The Sun Valley location of Reef Dispensaries is only three months old, and the newness is immediately apparent. The decorations are ocean-themed yet sparse, the new white paint in the reception room is a stark contrast from the basic black chairs that line the walls, and the back office that Greg shares with his staff is empty, given a couple notebooks and lunch bags. But soon enough this location will look like the Sparks and Las Vegas locations, which are decorated in a style that mirrors high-end boutiques. The director of Reef Dispensaries is coming to “revamp” the location by the end of February, giving it the look and feel of the other locations.
Greg jumped at the opportunity to work at Reef Dispensaries in late July, 2016. He saw a post on Instagram about a team member job opening and applied immediately. He had been trying to find a job that suited him for some time. During the summer of 2016, Greg went from managing a summer day-camp, to driving a tow truck for an insurance company, to working at Reef Dispensaries. He also has experience selling wine at a local wine store. While he seems to be a jack-of-all-trades, Greg has a bachelor’s degree in education from the University of Nevada, Reno. For a short amount of time, he worked as a P.E. teacher at a public elementary school. However, after 10 years of managing an aftercare and summer camp program, he lost interest in teaching. Maybe elementary education is something he will go back to, but for now, he enjoys educating his customers on the right way to use marijuana. Greg worked at the Sparks location on Glendale Avenue for three months before being promoted to manager and being tasked with opening the new franchise location in Sun Valley. In August, Greg worked 14 hours a day for weeks straight—he only got one day off.
Reef Dispensaries hopes to begin selling recreational marijuana by the beginning of the summer. Reef Dispensaries is the only dispensary in Northern Nevada without the colors green or black in the logo, and the brand message is straightforward: Reef Dispensaries is simply a marijuana dispensary. While Greg looks forward to having an increase in business, he feels uneasy about the new source of income.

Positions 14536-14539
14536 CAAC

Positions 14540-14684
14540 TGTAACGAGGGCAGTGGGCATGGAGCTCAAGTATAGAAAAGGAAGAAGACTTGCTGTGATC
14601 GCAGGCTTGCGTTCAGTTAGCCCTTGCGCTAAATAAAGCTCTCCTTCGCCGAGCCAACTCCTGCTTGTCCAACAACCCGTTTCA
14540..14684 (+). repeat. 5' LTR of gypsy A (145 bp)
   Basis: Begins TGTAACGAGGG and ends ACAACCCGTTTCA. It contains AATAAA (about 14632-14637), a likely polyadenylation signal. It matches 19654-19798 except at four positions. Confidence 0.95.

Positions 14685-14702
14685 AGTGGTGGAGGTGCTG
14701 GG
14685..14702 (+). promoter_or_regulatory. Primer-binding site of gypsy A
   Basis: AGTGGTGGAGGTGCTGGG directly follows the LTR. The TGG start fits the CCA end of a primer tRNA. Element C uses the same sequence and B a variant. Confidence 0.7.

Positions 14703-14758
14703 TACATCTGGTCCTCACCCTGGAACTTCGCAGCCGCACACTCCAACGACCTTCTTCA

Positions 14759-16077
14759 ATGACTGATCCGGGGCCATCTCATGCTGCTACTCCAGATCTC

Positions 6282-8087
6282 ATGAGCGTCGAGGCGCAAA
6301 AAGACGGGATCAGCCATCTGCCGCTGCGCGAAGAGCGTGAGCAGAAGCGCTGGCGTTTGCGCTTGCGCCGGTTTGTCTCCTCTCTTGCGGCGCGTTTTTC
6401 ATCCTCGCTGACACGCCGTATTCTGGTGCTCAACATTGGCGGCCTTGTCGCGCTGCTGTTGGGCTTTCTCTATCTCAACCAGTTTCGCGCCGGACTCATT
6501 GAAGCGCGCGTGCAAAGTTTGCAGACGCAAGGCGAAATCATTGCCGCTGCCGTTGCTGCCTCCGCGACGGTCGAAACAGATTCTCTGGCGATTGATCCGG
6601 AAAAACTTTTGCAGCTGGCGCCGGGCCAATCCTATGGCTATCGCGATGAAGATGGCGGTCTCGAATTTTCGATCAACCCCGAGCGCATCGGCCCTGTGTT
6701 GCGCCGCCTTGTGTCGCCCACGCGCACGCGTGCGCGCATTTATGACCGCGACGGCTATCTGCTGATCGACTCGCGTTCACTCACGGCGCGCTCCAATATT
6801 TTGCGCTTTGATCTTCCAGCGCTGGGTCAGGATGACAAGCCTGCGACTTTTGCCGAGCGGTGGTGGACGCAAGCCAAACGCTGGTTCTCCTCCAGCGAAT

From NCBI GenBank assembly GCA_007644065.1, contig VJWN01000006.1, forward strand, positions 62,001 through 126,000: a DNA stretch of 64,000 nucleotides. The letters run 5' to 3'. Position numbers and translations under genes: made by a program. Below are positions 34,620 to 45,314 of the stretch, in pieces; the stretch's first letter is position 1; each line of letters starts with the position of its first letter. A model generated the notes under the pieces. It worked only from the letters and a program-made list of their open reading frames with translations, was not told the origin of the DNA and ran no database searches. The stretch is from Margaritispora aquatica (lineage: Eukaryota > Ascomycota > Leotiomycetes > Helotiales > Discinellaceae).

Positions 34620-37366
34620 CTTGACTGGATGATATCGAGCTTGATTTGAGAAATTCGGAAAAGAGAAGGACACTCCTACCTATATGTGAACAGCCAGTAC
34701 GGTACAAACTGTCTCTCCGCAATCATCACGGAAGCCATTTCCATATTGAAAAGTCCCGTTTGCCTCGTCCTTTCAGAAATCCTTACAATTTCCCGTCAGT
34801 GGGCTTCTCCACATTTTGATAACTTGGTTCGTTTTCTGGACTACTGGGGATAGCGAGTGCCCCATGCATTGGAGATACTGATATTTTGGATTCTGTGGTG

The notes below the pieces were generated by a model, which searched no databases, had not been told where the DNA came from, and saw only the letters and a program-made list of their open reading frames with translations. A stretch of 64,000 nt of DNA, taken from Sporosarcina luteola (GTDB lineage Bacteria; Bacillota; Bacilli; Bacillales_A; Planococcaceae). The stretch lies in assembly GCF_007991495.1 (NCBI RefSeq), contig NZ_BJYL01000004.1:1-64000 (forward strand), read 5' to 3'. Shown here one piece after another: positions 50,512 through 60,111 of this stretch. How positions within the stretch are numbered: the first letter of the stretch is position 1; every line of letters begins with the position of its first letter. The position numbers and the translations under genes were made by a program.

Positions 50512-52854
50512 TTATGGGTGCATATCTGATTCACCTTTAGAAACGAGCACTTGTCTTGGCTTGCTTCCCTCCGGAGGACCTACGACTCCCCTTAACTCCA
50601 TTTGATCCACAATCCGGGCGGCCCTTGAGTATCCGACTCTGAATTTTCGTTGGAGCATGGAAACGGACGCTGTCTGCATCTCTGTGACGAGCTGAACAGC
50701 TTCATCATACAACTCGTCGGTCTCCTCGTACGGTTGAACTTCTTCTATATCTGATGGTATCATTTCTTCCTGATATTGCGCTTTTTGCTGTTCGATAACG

“I don’t know how I feel about this issue. It kind of seems contradictory as a society to discourage people from smoking tobacco, while saying it’s okay to smoke cannabis,” says Greg. “We don’t really know what kind of health effects smoking cannabis could have in twenty years.” Although Greg is excited about being able to “upsell” customers once the store goes completely recreational.
“When a medical user comes in here, they know what amount of money they have and they know what they want to buy. Medical users have a purpose for buying marijuana, while recreational users are looking for a good time, and we can make them pay more money than they need to for that good time.” Greg’s wife Kari is a pharmacist, and he shared that her opinion of the cannabis industry matches his. She agrees that medicinal marijuana has its benefits to people using it correctly. “Her moral compass is in the same place as mine. We just don’t know if the recreational ‘good’ outweighs the potential harm,” says Greg.
Not knowing the potential harm of marijuana did not stop Greg from getting his own medical card. “If I’m selling it, I might as well be using it, right?” Greg joked with his staff. They laughed and agreed—most of them had a medical card, too. In Nevada it costs around $250 to $300 to get a medical marijuana card. In California, it costs about half that. Nevada is unique in that the state allows any medical marijuana cardholder to purchase marijuana at a dispensary People interested in getting a card can easily go to California and get an inexpensive one. “Nevada is more difficult in giving out medical marijuana cards,” Greg shares. “I first went to California to get mine, but then I came back and got my Nevada one to avoid the risk of being pulled over and heavily questioned.” Side-by-side, Greg’s driver’s license and his medical marijuana card are identical.
Greg’s experience in management and the patience he learned from working with children has paid off in this new career path. The only curveball for him has been doing inventory of all the diverse products. But the environment is laidback and friendly, “These guys remind me of everyone from my aftercare days. Everyone is younger than 25, and we all get along.” In the background, Greg’s coworker Nina jokingly calls him a bad manager. Greg whips his head around and flips her off, just before reaching to hold the door open for an incoming customer.